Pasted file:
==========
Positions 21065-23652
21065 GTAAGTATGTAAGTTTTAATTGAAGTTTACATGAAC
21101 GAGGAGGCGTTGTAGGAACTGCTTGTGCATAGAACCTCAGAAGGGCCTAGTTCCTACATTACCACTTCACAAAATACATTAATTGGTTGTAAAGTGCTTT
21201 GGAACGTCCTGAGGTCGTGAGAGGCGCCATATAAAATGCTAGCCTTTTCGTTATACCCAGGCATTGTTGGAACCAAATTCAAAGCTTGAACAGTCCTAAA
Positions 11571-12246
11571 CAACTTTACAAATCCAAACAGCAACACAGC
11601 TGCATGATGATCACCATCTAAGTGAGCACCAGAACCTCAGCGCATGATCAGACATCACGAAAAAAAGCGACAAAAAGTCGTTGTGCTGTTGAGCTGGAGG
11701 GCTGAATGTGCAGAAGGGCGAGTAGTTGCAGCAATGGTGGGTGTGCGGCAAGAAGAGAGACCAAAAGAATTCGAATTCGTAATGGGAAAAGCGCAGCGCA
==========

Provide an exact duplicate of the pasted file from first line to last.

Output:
Positions 21065-23652
21065 GTAAGTATGTAAGTTTTAATTGAAGTTTACATGAAC
21101 GAGGAGGCGTTGTAGGAACTGCTTGTGCATAGAACCTCAGAAGGGCCTAGTTCCTACATTACCACTTCACAAAATACATTAATTGGTTGTAAAGTGCTTT
21201 GGAACGTCCTGAGGTCGTGAGAGGCGCCATATAAAATGCTAGCCTTTTCGTTATACCCAGGCATTGTTGGAACCAAATTCAAAGCTTGAACAGTCCTAAA
Positions 11571-12246
11571 CAACTTTACAAATCCAAACAGCAACACAGC
11601 TGCATGATGATCACCATCTAAGTGAGCACCAGAACCTCAGCGCATGATCAGACATCACGAAAAAAAGCGACAAAAAGTCGTTGTGCTGTTGAGCTGGAGG
11701 GCTGAATGTGCAGAAGGGCGAGTAGTTGCAGCAATGGTGGGTGTGCGGCAAGAAGAGAGACCAAAAGAATTCGAATTCGTAATGGGAAAAGCGCAGCGCA